One of the unique elements of Seongnam city Youth Dividend and Gyeonggi Youth Basic Income is that they are paid by local currency. On the other hand, there are criticisms of the dividend not being paid by cash. Why did you choose local currency? (Gyeonggi province local currency can be used either in the form of a certificate or a rechargeable debit card. It can be used similarly as cash at affiliate stores in the region. Businesses with large revenue including big retailers are excluded.)

One reason is to overcome resistance. The notion of giving youth cash met criticisms of being populistic, and I had to admit that. New policies always meet resistance, no matter how ‘correct’ the policy is. But resistance decreases when the effect of the policy and the people who gain from it increases. Since it is a policy project funded by public finance, we have designed it to benefit the self-employed and the local economy as a whole, even though it may raise a few inconveniences caused by the local currency for the youth who use it. Another reason is about gaining the support of traditional market merchants and small businesses. This was an effect proven in the case of Seongnam city Youth Dividend. Sales of traditional markets in Seongnam city increased by 26% in the year 2016, when the policy was implemented.

You insist on giving all citizens universal basic income, going further than Gyeonggi Basic Income. At the Gyeonggi province basic income international conference held at April 29th, you have argued to “distribute profit that comes from the commons”, and are consistently arguing for the implementation of basic income funded by a national land holding tax. What is your specific plan in introducing universal basic income?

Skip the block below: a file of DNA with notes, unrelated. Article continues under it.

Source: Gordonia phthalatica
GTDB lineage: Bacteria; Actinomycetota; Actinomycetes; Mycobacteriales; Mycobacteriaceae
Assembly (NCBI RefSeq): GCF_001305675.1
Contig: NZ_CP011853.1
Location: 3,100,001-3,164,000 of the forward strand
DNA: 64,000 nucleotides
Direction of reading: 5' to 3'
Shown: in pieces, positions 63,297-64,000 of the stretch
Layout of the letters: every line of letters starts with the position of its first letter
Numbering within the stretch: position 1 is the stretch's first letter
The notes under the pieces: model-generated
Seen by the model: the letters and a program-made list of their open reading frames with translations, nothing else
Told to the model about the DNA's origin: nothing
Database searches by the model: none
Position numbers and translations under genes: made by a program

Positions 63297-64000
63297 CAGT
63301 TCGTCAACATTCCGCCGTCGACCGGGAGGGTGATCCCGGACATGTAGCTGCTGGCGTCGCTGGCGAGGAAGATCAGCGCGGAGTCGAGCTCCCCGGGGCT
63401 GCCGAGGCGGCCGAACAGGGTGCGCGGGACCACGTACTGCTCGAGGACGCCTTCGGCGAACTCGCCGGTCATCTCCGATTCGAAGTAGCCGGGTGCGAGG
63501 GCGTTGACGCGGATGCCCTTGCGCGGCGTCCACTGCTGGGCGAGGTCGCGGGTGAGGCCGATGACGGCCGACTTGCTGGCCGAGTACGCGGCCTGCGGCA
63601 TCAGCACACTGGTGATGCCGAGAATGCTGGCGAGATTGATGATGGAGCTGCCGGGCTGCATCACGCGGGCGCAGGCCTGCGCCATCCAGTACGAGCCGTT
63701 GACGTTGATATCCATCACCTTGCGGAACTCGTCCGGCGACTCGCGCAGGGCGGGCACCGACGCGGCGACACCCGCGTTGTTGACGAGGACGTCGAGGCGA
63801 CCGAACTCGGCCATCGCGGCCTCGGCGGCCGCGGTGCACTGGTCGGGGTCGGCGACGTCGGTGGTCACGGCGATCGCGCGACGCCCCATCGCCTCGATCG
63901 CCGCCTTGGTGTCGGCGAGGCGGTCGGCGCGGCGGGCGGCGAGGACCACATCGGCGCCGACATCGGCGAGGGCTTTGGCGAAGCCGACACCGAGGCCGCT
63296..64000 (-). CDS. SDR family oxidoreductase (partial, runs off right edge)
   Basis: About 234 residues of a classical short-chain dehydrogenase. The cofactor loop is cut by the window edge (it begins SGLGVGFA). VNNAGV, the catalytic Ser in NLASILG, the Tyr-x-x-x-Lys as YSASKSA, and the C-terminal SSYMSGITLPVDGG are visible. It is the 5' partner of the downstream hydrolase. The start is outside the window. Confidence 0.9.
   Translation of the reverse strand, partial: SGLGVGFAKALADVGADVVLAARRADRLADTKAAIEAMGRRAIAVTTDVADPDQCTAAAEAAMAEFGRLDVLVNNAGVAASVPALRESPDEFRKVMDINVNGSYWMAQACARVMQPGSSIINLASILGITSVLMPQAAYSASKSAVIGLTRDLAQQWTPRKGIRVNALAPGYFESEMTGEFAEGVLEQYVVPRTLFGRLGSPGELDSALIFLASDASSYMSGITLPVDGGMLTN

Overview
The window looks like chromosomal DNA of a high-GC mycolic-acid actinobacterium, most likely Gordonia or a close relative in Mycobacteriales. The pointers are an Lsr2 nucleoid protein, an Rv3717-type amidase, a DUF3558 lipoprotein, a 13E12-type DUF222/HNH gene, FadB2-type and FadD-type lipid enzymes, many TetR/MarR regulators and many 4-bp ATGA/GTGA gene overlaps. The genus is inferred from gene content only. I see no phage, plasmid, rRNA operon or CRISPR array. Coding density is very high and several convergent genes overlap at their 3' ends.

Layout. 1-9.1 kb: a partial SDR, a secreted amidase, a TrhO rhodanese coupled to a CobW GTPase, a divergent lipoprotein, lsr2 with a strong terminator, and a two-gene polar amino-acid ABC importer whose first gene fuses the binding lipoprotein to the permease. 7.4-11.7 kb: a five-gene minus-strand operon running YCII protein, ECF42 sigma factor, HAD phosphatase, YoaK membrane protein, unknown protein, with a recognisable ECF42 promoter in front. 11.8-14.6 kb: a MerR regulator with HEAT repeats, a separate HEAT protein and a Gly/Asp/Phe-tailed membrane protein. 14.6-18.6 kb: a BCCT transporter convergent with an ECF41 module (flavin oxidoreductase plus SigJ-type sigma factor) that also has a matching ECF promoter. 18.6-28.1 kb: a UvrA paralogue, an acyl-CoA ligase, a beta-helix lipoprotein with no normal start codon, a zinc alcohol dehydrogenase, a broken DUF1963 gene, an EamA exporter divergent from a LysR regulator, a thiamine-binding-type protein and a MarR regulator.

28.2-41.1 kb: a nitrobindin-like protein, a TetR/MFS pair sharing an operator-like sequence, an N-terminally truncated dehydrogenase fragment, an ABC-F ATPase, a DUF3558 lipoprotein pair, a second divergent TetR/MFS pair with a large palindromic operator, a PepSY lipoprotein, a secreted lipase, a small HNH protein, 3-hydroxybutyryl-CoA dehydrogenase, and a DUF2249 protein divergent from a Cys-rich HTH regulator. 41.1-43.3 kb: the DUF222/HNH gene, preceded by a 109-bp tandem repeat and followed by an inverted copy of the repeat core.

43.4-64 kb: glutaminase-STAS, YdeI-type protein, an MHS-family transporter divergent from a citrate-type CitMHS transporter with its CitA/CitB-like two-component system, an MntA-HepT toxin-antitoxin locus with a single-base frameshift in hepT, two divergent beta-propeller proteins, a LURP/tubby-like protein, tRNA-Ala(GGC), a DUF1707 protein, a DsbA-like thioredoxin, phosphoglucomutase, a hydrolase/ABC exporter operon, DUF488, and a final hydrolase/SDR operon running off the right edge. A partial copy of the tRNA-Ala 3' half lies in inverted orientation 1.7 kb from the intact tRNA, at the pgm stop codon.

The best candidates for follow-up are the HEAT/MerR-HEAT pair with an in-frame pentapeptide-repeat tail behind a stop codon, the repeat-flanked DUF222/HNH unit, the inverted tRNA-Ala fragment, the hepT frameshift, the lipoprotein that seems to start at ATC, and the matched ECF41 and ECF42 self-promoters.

Making a new policy is important, as is combining necessary policies. One of the biggest problems in our society is the unearned income issue. People do not make creative efforts in a society with excessive unearned income. In such a society, people are trying to take power and take away power from others.

The problem of unearned income must be solved to build a ‘normal’ society where labor is respected and people are assured their share in accordance with their contributions. The biggest issue is a sharp increase in unearned incomes from lands and real estates. And that has significantly worsened compared to the past. One reason is the low real estate holding tax. The way to recapture unearned income from real estate is to increase the tax on it. Currently, real estate holding tax is about 0.3 percent. This is one-sixth of the automobile tax, which is about 1.8~2 percent despite the fact that it is the same type of tax based on property. Why is a tax on cars, usually owned by ordinary people, so high when the tax on land is so low? After fully understanding the situation, there will not be as much resistance towards raising tax rates to 0.5 percent, which is about half of the tax rates in advanced countries. By collecting 15 trillion won more in addition to this, we can pay each citizen 300 thousand won per year.

Is it to combine basic income and policies that aim to recapture unearned income from real estate?